In the latest RHQ project release, and Red Hat's JBoss Operations Network product, a new feature called "drift monitoring" has been introduced.
Drift monitoring provides the ability to monitor changes in files and to determine if those files are in or out of compliance with a desired state. In other words, if I installed an application and someone changes files in that installation, I can be told when those changes occurred and I can analyze those changes.
I put together another demo for my "drift demo series" that illustrates this concept:
How it works is this - suppose you have a set of files on your machine and you don't want those files changed. In other words, the files you have now are "in compliance" with what you want and this set of in compliance files should not be touched. In RHQ/JON, you would create a new drift definition and pin that definition to your current snapshot of files. This pinning effectively marks that snapshot of files as the "in compliant" version. Any changes now made to those files being tracked will be considered drift and out of compliance. In the graphical user interface, you can see what has gone out of compliance and you can drill down to see what files drifted and even what parts of those files drifted.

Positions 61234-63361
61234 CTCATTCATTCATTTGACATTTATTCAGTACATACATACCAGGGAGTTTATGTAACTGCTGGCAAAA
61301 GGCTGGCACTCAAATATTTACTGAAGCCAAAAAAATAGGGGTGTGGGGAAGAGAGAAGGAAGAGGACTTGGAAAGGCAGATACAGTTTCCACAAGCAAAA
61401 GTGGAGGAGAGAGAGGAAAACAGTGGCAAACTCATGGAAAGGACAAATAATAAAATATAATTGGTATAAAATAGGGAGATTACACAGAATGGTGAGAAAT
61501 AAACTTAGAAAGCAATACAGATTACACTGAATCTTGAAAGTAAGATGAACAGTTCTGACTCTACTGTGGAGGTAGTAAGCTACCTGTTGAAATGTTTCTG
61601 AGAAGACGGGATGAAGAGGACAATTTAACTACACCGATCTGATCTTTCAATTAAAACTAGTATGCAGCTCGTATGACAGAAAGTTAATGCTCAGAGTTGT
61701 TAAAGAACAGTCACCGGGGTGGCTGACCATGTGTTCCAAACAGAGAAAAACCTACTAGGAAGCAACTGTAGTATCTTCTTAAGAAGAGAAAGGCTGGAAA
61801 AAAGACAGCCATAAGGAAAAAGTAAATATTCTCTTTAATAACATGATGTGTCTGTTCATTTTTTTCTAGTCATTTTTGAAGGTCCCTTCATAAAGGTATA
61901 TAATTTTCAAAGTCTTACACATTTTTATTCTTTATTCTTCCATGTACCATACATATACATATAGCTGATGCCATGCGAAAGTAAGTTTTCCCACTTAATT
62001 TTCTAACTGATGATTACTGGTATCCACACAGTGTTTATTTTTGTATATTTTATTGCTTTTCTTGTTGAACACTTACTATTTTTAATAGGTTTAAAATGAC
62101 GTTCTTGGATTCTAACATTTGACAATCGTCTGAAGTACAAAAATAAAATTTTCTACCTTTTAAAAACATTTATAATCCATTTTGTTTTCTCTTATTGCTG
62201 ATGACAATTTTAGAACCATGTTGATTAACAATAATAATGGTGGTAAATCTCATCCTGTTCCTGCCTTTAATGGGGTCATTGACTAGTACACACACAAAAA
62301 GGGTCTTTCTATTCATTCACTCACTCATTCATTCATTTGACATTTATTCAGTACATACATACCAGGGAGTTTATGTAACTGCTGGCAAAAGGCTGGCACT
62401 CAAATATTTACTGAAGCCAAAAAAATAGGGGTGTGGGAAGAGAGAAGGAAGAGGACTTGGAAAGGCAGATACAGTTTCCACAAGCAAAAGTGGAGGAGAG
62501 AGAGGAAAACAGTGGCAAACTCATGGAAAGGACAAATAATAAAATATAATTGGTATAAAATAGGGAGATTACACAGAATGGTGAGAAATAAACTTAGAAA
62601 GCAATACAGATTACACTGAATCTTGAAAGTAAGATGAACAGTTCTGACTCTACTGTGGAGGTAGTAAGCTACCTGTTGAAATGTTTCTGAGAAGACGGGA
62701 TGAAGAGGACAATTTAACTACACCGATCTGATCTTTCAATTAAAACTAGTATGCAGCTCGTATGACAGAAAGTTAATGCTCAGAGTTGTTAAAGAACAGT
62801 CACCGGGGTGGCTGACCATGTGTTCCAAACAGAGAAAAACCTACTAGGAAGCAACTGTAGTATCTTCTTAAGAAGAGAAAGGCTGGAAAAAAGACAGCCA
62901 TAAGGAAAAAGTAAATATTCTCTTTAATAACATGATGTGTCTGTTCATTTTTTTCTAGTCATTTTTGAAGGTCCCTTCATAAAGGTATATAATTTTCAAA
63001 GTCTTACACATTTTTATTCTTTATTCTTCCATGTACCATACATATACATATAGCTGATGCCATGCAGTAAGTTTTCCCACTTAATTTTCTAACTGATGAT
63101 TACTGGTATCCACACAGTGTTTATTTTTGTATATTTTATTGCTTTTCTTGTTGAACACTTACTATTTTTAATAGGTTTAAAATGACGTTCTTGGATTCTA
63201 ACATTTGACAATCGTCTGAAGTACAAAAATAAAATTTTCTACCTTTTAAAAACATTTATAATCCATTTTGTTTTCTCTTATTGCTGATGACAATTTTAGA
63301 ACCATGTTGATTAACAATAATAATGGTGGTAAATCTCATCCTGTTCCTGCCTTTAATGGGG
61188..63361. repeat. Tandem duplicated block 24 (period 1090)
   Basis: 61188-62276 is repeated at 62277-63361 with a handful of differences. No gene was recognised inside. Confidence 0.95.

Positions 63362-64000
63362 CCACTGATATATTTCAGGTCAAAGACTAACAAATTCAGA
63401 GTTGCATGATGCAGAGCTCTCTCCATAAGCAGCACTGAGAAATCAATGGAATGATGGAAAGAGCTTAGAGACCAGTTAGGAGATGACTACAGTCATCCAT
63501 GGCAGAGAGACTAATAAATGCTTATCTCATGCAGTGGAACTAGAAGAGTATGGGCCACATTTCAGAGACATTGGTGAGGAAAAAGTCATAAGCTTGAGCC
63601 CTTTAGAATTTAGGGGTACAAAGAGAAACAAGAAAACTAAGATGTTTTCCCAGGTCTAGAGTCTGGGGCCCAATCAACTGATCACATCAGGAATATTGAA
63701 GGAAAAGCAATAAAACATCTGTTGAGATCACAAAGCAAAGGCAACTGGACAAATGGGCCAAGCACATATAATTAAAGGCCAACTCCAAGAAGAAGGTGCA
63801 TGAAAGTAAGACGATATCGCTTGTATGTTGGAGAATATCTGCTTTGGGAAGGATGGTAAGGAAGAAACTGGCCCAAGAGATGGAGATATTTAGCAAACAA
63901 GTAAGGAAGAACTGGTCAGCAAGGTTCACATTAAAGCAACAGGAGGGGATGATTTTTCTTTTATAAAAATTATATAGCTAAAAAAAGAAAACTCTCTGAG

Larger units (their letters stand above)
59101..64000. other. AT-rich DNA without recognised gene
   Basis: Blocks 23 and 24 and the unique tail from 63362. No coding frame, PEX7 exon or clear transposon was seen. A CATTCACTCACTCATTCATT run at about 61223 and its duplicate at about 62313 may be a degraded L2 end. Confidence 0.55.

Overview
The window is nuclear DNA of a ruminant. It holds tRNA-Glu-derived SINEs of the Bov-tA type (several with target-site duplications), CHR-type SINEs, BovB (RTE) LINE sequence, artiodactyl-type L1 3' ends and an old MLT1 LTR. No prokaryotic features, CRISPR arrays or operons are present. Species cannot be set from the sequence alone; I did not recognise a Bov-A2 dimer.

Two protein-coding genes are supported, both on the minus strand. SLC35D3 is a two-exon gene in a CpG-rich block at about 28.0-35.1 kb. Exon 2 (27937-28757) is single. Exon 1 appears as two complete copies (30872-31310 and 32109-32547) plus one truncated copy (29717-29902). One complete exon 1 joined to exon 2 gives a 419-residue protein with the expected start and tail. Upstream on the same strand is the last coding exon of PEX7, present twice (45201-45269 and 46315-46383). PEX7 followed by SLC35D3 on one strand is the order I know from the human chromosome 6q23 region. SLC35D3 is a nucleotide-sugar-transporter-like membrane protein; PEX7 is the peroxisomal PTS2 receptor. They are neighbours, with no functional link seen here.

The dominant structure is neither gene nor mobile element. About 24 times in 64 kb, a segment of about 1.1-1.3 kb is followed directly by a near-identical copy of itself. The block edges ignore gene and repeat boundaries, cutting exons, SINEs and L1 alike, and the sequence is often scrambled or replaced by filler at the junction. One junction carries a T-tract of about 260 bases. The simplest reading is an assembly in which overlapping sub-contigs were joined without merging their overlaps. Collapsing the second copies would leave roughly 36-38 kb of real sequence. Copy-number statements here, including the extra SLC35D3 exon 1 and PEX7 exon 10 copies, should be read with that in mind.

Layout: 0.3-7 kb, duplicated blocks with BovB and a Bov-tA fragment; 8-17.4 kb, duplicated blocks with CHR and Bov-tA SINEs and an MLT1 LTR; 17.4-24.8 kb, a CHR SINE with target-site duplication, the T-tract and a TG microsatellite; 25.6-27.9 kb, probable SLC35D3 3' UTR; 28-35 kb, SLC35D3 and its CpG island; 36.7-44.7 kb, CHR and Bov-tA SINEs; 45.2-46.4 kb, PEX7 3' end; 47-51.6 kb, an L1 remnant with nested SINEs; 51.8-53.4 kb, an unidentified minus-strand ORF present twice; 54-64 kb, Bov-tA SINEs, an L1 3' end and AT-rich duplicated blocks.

This pinning/compliance feature within the drift subsystem can be combined with drift templating to allow you to pin a single snapshot of content to multiple resources allowing you to have a single snapshot which all resources can share. In other words, if I have a cluster of app servers and they all have the same web application deployed, I can pin a snapshot of the in-compliant web application to a drift template that all my app servers use when they scan for drift. Thus, for my entire cluster, if one of my servers in that cluster drifts away from that shared, in-compliant snapshot, that server will be flagged as "out of compliance". I will be posting another demo to illustrate this concept in the near future.